Continuing our fall series of Civil War lectures, at 2 PM on Saturday, October 26, we welcome to the Museum Jane Schultz, Professor of English, American Studies, and Women’s Studies at Indiana University-Purdue University-Indianapolis. Her topic will be "A Season with the Army: Civil War Nurse Harriet Eaton and New England’s Role in Medical Relief Work," based on her 2010 scholarly edition, This Birth Place of Souls: The Civil War Nursing Diary of Harriet Eaton. Admission is free, thanks to the generous support of the Ruby W. and LaVon P. Linn Foundation.
Jane Schultz, the nation’s expert on Civil War nursing, will discuss a New England woman’s critical role on the battlefields of Antietam, Fredericksburg, and Chancellorsville. Harriet Eaton was born as Harriet Hope Agnes Bacon in 1818 in Newton, MA. Her marriage to Baptist minister Jeremiah Sewall Eaton was followed by relocation to Portland, ME, where her husband led the Free Street Baptist Church. She was one of the first volunteers to enlist in the Maine Camp Hospital Association, an aid organization established by the church in October of 1862, in the wake of the Battle of Antietam. One of a handful of women who served as regimental nurses, she led a transient existence, roving the field hospitals that grew as battles raged.
Harriet Eaton’s diary and papers offer insight into the experience of the twenty-one thousand women who served in Union military hospitals. Her uncensored nursing diary is a rarity among medical accounts of the war, showing the diarist to be an astute observer of human nature. She struggled with the disruptions of transience, scarcely sleeping in the same place twice, but found the politics of daily toil even more challenging. Though Eaton praised some of the surgeons with whom she worked, she labeled others charlatans whose neglect had deadly implications for the rank and file. If she saw villainy in her medical colleagues, she also saw her service as an opportunity to convert the soldiers who were her patients. The diary stands in contrast to accounts of women's hospital work published as post-war memoirs, which were often carefully crafted narratives attentive to conventions of propriety and commemorative practice.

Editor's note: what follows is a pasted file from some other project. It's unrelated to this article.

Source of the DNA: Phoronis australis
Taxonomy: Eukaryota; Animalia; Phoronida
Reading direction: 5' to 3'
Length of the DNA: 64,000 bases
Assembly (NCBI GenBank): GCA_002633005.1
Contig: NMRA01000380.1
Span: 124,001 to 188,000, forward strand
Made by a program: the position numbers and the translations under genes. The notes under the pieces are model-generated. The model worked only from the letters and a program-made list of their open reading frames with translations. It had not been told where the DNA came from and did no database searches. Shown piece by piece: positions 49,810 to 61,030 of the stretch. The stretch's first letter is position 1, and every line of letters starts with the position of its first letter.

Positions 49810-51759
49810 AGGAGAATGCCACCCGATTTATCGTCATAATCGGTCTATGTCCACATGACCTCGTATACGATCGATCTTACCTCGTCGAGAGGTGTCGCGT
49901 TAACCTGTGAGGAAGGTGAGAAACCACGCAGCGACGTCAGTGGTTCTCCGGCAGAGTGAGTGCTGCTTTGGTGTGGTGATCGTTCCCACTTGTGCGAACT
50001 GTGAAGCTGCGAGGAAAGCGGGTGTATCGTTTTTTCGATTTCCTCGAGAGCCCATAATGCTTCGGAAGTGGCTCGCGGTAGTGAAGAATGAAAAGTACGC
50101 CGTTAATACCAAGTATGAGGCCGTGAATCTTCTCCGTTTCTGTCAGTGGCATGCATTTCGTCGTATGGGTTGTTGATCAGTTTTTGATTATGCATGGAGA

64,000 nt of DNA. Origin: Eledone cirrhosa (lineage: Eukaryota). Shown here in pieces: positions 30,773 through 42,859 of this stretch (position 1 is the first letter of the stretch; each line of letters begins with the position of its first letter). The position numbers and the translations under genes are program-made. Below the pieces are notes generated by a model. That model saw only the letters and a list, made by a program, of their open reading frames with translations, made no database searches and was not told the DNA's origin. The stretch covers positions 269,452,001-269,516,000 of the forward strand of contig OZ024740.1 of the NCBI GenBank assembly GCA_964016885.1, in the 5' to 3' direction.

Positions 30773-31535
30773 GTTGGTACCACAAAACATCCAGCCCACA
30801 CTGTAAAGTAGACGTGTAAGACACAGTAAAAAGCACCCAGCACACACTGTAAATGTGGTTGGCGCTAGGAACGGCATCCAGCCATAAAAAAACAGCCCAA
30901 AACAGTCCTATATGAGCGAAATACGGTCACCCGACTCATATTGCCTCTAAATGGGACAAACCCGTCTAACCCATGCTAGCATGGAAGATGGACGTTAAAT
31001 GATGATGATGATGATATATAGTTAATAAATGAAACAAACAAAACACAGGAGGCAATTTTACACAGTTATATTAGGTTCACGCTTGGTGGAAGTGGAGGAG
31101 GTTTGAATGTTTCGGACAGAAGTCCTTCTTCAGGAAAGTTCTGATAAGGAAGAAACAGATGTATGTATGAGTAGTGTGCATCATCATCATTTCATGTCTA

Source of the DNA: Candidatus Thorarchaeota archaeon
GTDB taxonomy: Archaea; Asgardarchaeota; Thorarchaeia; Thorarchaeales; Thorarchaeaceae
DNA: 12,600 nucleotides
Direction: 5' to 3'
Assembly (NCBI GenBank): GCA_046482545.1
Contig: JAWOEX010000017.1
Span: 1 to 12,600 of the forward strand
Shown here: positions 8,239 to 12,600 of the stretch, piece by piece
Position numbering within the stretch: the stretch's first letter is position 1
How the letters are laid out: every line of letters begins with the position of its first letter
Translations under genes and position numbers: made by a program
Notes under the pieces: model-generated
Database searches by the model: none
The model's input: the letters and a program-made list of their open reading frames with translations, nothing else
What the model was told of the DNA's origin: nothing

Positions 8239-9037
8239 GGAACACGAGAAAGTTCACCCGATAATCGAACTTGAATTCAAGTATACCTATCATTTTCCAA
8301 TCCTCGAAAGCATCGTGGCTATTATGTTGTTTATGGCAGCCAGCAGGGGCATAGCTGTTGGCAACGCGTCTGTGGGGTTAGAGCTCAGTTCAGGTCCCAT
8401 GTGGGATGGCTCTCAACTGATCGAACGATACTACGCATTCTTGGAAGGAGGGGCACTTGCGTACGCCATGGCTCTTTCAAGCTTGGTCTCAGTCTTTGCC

Jane Schultz is also the author of Women at the Front: Hospital Workers in Civil War America (2004). In that work, she shows that women war workers during the Civil War era were not all white and middle class. Women without middle-class advantages and African-American women also served as hospital workers, though women like Harriet Eaton left a stronger paper trail. On one hand, women of middle-class origin had to struggle against the belief that nursing wounded soldiers was an improper role because it exposed them to so many men and so much horror. On the other, they showed themselves eager to maintain race and class boundaries between themselves and the other women around them.
Schultz will be available after the talk to sign her book This Birth Place of Souls: The Civil War Nursing Diary of Harriet Eaton.
The final lecture in the series is:
"'Not that this is Going to Be a Real War': The Civil War, the Marshall House Flag, and Elmer Ellsworth’s Martyrdom" by Robert Weible, State Historian, Chief Curator, New York State Museum on Saturday, November 9, 2:00 pm.
For further information, contact the Museum at (781) 861-6559. www.monh.org.
Courtesy of Jane Schultz.
Field hospital near City Point, Va. (1861-1865). NYPL Wallach Division: Photography Collection. Digital ID: 114682.